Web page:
It’s not who you are

 

And remember, it’s not who you are.

When I worked at a clinic a little while back, one of my co-workers would say this to clients after they did the enneagram test. (We used the test so we wouldn’t overlook some possible core issues for the clients.) He would say it mostly to pique their curiosity, to counter their tendency to take the results as who they are, and also because it’s accurate.

When I find my enneagram types according to an online test, in what way is it who I am? The results do hint at how I cope with core issues from my childhood.

And in what way is it not who I am?

It’s not who I am because the test may give different results depending on when I do it and which situation(s) I have in mind when I answer the questions. So in a limited enneagram context, the results may not be who I (always) am.

It’s not who I am because I am a whole human being and the enneagram types only touch upon aspects of who I am and how I am in the world. (What it does address is partly how I typically cope with core wounds from childhood.)

I am not destined by what the test points to. Yes, I may have those dynamics in me and tend to use those coping mechanisms, but when I become aware of it, and when I find more healing for the core issues behind it, I can relate to these dynamics in me more consciously. I may find myself living differently.

Beyond the human, there is what I am. That which any experience, including what the enneagram types point to, happens within and as. In this context, I am also not limited to any enneagram type or any label at all.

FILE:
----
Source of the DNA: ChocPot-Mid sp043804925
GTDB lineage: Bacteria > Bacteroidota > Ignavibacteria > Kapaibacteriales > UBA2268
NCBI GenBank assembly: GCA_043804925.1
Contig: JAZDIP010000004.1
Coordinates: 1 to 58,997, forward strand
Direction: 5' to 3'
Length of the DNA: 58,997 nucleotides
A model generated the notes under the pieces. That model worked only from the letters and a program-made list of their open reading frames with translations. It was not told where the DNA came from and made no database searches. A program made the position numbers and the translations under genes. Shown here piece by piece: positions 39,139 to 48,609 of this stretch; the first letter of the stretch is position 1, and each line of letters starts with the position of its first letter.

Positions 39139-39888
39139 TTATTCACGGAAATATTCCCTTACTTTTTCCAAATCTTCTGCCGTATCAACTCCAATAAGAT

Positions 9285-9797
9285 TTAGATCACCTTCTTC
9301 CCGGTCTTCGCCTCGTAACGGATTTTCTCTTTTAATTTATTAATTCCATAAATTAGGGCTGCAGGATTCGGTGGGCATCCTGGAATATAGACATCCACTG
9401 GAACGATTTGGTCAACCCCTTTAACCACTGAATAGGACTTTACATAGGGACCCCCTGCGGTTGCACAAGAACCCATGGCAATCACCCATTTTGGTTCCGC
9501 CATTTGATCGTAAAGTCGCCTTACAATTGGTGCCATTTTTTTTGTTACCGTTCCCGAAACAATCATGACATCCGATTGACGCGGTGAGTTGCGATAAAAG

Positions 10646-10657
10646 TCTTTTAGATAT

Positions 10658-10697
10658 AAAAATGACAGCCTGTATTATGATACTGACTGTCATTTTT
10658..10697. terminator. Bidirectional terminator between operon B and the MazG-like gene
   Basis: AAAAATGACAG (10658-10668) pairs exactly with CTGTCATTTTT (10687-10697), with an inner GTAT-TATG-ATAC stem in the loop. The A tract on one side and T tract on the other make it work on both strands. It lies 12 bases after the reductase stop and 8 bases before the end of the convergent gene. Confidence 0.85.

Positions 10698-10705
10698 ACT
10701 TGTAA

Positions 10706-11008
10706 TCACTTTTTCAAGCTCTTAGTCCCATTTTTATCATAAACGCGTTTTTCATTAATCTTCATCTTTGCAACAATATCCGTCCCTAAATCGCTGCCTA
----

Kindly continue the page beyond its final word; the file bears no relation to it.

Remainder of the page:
And this goes for any personality test, any label, any role we have in society. It’s not who we are. It may or may not be accurate in a conventional sense. And as who (human self) and what (Big Mind) we are, we are far more, different, and not defined by it.

So what enneagram types am I? When I do the tests, my most prominent ones tend to be 9 and 1. Peacemaker and perfectionist. When I grew up, I was taught to avoid conflict (peacemaker) and that doing things well was safe (perfectionist). So by seeking peace and perfection, I can avoid conflict (which I am scared of) and also failing or being disapproved of (which I am also scared of). These types suggest that if I want to work on core emotional issues, I may do well to address conflict avoidance and fear of being unloved or disapproved of, and the early childhood situations where I learned this.

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Initial notes….

  • it’s not who you are
    • when worked at a clinic
      • where we use the Enneagram for new clients to get a rough idea of what to work on, or at least not leave out,
      • one of my co-workers would always say to the clients, after they had looked at their results, it’s not who you are
      • in what way is it true?
    • who we are
      • as who we are, this human being, it’s true
      • the test may give different results depending on when we take it and what situations we keep in mind when answering the questions
      • we are a lot more than what the test points to
      • we are not destined by it, especially when we relate to it more intentionally (in a sense, can choose how to relate to it)
    • what we are
      • as what we are, that which all experience happens within and as, it’s true
    • and goes for a lot more than the enneagram
      • any personality test, any label, role in society,
      • it’s not who we are
    • ….

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